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The unqualified progress that characterised markets in the last few days has run out of steam, and as the week winds down we are left twiddling our thumbs after a fairly uninspiring session. With tapering concerns diminished, traders have found something else to worry about – namely Chinese GDP. This still shows that people refuse to believe the strength of the rally, preferring to fear the worst and see the downside in all things.
The FTSE 100 has been unable to make up its mind today, moving higher in the direction of 6600 and then backing off lower again. Going into next week we could see some weakness in the near term, particularly if Chinese GDP disappoints. Miners are dropping back slightly today, but the ugly downtrends in the sector we have seen this year could easily come back if growth slows in the world’s second-largest economy.
Bid talk has failed to enliven markets in London, but it looks as if Invensys is to disappear off into the tender arms of Schneider Electric, with a counter-bid probably only a distant possibility. At 505p per share investors should probably be satisfied with this, given the worries that have attended the company over its pension fund.
Bank earnings have got off to a reasonable start in the US, with JP Morgan and Wells Fargo surpassing estimates. In the months to come the banks will be in the front rank of those affected by shifting expectations about US Federal Reserve policy, and Ben Bernanke may be married to low interest rates for an extended period, that won’t stop markets trying to second guess the Federal Open Market Committee’s next move. With Wall Street back in record-high territory, investors can be forgiven for feeling nervous, but the outlook still looks better for the US economy than it has for some time yet.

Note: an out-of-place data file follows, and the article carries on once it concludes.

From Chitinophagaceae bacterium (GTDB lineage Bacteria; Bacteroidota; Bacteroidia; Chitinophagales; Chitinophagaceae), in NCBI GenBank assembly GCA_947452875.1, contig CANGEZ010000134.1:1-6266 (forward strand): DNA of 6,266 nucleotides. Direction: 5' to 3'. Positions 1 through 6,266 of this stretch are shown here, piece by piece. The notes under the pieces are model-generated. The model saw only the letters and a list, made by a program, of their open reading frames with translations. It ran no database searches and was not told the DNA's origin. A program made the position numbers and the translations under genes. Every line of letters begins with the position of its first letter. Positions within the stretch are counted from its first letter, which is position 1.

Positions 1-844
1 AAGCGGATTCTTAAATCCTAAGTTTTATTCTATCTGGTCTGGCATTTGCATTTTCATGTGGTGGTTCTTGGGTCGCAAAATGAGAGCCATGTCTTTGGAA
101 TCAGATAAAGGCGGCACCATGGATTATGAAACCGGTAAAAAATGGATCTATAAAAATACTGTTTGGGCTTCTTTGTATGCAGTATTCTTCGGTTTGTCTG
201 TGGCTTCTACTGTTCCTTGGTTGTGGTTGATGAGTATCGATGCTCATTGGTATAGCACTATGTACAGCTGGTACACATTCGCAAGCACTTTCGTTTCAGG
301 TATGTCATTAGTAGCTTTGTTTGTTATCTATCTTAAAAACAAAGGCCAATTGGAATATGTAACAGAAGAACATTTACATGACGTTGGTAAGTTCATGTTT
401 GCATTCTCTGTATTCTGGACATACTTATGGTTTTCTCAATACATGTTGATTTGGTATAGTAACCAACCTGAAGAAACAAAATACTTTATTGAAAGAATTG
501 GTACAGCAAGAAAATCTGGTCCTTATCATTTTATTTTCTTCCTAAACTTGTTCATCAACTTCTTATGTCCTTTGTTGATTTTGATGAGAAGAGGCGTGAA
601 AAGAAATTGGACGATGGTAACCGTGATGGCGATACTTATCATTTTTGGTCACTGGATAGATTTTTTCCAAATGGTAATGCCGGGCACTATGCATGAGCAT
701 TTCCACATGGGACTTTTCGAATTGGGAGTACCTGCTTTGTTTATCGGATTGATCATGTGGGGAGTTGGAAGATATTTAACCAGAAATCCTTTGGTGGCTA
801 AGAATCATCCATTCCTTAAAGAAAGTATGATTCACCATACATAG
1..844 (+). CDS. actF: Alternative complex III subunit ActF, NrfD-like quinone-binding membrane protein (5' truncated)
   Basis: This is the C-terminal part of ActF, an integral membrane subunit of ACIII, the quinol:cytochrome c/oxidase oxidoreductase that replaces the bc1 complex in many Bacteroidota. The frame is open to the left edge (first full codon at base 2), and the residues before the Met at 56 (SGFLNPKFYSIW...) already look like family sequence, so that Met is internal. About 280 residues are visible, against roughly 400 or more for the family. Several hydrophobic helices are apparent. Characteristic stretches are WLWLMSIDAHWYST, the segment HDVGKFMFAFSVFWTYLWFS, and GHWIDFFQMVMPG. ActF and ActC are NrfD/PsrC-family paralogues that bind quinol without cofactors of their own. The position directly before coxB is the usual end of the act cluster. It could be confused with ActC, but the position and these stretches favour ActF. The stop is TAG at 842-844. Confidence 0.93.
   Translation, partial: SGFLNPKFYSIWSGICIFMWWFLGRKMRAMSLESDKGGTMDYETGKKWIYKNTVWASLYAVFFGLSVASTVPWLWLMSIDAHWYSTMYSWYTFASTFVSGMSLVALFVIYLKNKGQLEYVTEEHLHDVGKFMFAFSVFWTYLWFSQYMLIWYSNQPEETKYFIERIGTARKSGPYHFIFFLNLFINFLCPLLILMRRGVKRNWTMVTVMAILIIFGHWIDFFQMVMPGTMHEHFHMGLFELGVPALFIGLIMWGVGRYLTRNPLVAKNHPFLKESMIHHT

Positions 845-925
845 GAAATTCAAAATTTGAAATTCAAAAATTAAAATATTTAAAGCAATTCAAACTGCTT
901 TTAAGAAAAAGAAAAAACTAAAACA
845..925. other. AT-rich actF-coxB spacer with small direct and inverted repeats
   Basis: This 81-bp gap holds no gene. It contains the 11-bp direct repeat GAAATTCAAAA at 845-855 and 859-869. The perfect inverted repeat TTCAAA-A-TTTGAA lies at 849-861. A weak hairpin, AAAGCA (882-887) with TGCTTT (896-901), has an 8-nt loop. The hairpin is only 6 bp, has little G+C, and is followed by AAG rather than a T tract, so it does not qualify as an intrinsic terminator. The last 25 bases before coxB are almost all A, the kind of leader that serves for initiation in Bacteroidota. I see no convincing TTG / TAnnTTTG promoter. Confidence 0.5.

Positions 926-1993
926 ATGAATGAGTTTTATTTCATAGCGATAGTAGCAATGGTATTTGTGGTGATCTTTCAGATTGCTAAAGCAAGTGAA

Signals from the Chinese finance ministry, that further economic weakness in the world’s second biggest economy is inevitable, have caused copper prices to decline from the highs seen yesterday in the aftermath of a dovish Fed chairman. The stronger dollar today, along with the anticipation of a disappointing second quarter GDP figure for China on Monday, is likely to pre-empt lower demand and weigh further on the base metal.
The Australian dollar has fallen out of bed again, dropping back towards the $0.90 level as China GDP worries take centre stage. Having enjoyed the benefit of its close relationship with China, Australia will now be ruing its geographical positioning, as it sees demand for raw materials drop off again.